Got the opportunity to explore for some first ascents (FA's) with a couple climbers, so jumped right in! This is possibly the scariest thing I have done thus far.
First ascents have a sort of art to them -- an art which I don't exactly understand quite yet, and not sure I ever really will. I figured it would be a fun, relatively safe experience, since I was with a couple guys who have been doing it for years. Turns out that improvisation is about 99% of the game. Which makes sense, in retrospect, since it's finding routes that no one has ever done before. Sigh.
We explored around the top of the canyon, searching for a place to either walk in, or rappel in. Ended up picking out a route which was pretty thin in several areas, covered in scree, and on soft, round sandstone. It's tough to know whether a potentially life-saving hold is going to just crumble in your hands, or stay solid while you pull on it. Exposure was constant, and was anywhere from 100-200ft. The approach ended about 40 feet above the canyon floor, and so we set up rappel using hexes, nuts, and a couple solid boulders.
Day one was just exploring and saying, "Oh yes, that would make an excellent climb. Let's try that tomorrow!" and wading through the creek. The warmer temps made this perfect. We found a couple nice routes that looked pro-worthy (we'd brought a bolt gun, but really just wanted to do traditional climbing), and chose one to rappel from in the morning. When done exploring, we stashed our gear in a dry spot and then ascended the line we'd dropped in with, and left via the scary approach we'd done earlier.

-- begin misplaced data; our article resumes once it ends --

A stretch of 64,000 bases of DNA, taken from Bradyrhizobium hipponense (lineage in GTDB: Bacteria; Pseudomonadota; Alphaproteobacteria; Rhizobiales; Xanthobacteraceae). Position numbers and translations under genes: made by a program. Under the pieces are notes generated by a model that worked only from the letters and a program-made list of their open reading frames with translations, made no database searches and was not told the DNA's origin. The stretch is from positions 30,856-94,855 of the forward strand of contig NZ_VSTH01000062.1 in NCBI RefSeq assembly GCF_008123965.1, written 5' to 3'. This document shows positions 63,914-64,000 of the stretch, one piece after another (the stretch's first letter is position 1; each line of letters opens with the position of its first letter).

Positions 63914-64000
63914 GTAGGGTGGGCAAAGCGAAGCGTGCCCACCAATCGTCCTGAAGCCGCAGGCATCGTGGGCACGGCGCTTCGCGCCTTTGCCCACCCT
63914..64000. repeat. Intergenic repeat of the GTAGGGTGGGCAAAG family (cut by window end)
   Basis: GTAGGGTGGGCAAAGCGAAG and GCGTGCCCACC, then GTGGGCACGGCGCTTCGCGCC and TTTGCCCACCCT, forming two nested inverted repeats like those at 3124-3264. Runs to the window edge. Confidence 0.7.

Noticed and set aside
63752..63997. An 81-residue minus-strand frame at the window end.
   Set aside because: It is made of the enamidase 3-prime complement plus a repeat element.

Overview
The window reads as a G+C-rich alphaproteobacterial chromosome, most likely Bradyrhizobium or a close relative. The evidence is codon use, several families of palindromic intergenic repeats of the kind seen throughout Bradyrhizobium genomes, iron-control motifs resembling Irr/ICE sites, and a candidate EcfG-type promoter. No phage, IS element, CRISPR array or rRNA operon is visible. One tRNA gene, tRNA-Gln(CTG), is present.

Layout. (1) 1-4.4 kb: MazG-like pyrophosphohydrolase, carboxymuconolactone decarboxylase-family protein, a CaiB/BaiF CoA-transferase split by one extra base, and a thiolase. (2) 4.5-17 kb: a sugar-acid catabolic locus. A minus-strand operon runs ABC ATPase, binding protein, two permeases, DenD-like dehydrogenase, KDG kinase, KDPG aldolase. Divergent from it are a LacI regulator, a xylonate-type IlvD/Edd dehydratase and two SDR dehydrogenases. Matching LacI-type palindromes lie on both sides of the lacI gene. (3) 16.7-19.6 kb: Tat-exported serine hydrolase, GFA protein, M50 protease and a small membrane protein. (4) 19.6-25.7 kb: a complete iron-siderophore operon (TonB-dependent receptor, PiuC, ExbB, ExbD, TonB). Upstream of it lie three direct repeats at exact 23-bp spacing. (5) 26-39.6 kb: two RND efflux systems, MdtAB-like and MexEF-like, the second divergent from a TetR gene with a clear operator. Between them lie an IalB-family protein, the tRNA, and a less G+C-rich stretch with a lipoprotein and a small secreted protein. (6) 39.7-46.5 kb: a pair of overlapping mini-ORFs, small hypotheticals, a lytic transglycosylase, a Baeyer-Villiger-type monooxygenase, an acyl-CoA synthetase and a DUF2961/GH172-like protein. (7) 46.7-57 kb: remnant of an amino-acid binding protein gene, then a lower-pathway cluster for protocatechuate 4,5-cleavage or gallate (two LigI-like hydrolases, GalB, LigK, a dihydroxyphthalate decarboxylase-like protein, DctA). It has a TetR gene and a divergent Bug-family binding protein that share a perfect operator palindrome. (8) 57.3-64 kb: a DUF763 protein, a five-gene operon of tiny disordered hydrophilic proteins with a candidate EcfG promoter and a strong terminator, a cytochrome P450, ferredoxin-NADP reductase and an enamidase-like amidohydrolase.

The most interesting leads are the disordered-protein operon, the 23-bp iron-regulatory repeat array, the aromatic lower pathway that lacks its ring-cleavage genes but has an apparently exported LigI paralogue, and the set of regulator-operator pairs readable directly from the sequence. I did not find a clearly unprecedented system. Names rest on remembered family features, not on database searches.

Day two was a different game. Hiked around for a while, trying to figure out where our stuff was, and where the potential climb was in relation to it. It's tough seeing everything down in a canyon when the walls are so tall! We found a seemingly good spot, and rapped down in two segments to the canyon floor. Then climbed a really nice two pitch route with great pro options and some nice face holds as well. Beginning the second pitch, a boulder shifted beneath my feet, and the head games started. Being that this was mostly unexplored territory, there were a lot of rocks and other things which would suddenly give and end up falling. I worked up the second pitch and hung around at the top for a few. The sun was getting hot, so we bolted some anchors in and then went back down and into the water.
Lunch was mostly drinking more water and having a few snacks. We soaked our feet and cooled off a bit, then started walking down stream. Another potential climb caught our eyes and we set that one up as well. I liked this one much better, as the crack was thin hands and fingers below, then widened to hands with face holds, and then ended in a perfect off-width (perfect for me!) before working through a jagged overhung roof and through a prickly pear. We removed the cactus from the top before setting up rappel... which was head game #2. We ended up rappelling off a chock stone, which one of the climbers actually picked up and set on top of the webbing. Not much confidence in that design. He mentioned it would be solid so long as we didn't rappel *outward*, only downward. The problem with this was that the rope was now hanging below the jagged roof squeeze, so you had to be especially careful that you set up your rappel device correctly before "testing" it out on the actual descent. I ended up getting stuck here and ripped my pants.